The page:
When it comes to the future of Wrightsville Beach newly elected mayor David Cignotti cant stress the importance of long term planning and working together enough whether its for the goal of improving water quality developing a new parking plan strengthening relationships with other towns or preserving historic buildings. “Its not easy to do but if you sit down and face the work now our community will be better off in the future ” Cignotti says.
Currently the assistant principal at MCS Noble Middle School Cignotti moved from Jacksonville North Carolina to Wrightsville Beach in 1976 while a junior at University of North Carolina Wilmington (UNCW). He fell in love with the town and never left charmed by its neo-traditional character. His interest in town operations led him to apply for the Wrightsville Beach Planning Board and after three tries he was appointed to the board in 1994 was selected chairman of the planning board in 1998. He was then elected a member of the Board of Aldermen in 2005.
One of Cignottis specific priorities as mayor is to investigate ways to improve water quality in Banks Channel perhaps through a second collaborative study with UNCW marine ecologists to identify why certain areas are experiencing persistant bacterial pollution. He has expressed a desire to work more closely with UNCW in several areas. He also hopes to develop a new parking plan for Harbor Island.
On a larger scale the mayor is concerned during this economic downturn with finding external sources of revenue that will keep property taxes from skyrocketing. He is an advocate for older retired residents on fixed incomes like his father-in-law unofficial town historian Bill Creasy.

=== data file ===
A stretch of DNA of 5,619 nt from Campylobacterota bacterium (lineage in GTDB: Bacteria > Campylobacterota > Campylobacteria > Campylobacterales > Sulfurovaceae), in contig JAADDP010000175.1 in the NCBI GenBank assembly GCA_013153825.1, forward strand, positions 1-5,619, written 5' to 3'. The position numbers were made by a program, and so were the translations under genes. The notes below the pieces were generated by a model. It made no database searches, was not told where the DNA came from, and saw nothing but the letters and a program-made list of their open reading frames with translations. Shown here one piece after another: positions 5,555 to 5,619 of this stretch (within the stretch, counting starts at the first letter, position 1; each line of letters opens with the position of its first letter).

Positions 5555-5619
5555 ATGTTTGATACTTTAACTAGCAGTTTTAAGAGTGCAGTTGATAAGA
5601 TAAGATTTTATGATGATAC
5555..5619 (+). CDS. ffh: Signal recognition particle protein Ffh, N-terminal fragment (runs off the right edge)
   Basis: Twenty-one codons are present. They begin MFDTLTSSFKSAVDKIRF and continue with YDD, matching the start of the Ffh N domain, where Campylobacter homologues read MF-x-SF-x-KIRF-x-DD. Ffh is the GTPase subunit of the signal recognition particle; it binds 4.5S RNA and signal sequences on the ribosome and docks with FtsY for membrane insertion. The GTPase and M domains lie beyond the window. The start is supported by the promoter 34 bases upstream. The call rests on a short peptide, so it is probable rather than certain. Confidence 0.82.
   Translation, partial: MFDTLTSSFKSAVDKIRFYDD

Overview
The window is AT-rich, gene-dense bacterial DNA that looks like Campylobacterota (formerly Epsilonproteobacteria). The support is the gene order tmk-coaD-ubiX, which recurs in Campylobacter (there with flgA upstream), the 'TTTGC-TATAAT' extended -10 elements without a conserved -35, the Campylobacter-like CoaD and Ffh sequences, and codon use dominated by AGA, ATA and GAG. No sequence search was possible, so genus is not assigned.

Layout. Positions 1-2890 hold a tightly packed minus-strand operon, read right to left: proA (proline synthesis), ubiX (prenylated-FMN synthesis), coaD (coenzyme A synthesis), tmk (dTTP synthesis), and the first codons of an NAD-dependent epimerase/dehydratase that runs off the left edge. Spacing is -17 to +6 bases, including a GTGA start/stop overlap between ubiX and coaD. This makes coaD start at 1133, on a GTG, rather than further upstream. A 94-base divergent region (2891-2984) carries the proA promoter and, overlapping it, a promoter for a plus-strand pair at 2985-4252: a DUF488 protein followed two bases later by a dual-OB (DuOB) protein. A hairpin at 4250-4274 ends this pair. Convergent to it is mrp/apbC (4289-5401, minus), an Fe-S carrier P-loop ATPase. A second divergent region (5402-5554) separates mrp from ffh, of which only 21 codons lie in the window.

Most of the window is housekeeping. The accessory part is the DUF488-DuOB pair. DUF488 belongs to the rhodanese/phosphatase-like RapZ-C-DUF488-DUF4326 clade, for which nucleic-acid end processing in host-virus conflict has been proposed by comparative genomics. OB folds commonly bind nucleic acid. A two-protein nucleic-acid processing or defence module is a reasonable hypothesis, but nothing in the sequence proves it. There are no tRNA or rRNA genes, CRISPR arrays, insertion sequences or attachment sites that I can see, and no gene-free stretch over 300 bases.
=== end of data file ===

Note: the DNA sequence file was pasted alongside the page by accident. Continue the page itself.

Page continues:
He plans to lobby for additional monetary support from New Hanover County and begin additional dialogue with the county on a variety of issues. “Most of our tax dollars go to the county and very few of those are returned to the beach ” Cignotti says repeating the common complaint of residents and elected officials. “We are asking the county to help us a bit more and realize that our residents are [county] constituents also.”
Cignottis immediate future has him retiring from his school position in spring 2010 which will give him more time to devote to the town.
“Im looking forward to working with the new board and I feel that we can work really well together ” Cignotti says. “Its crucial that everyone feels like a valued member.”
In his spare time the mayor is passionate about serving on the Wrightsville Beach Museum of History board of directors and other various beach clean-up and preservation projects spending time with his wife Susan Creasy (the SAGE teacher at Gregory Elementary School of Math and Science) running the John Nesbitt Loop and getting back into surfing. Lindsay Key
Need a reason to leave the house get moving and meet some great people?
If youre the type of person who gets that deer-in-the-headlights look at the prospect of dancing socially worried that youll be caught in the blinking lights of the dance floor without a cameo move the Cape Fear Contra Dancers club may have an acceptable alternative for you.
At dances held at 5th Avenue United Methodist Church on the second and fourth Tuesdays of each month “everyone dances with everyone ” club president Phoebe Hood says. Better yet a caller dictates each move similar to a square dance. The difference is that contra dancers stand in two long lines facing a partner and gradually move down the line as patterns are called.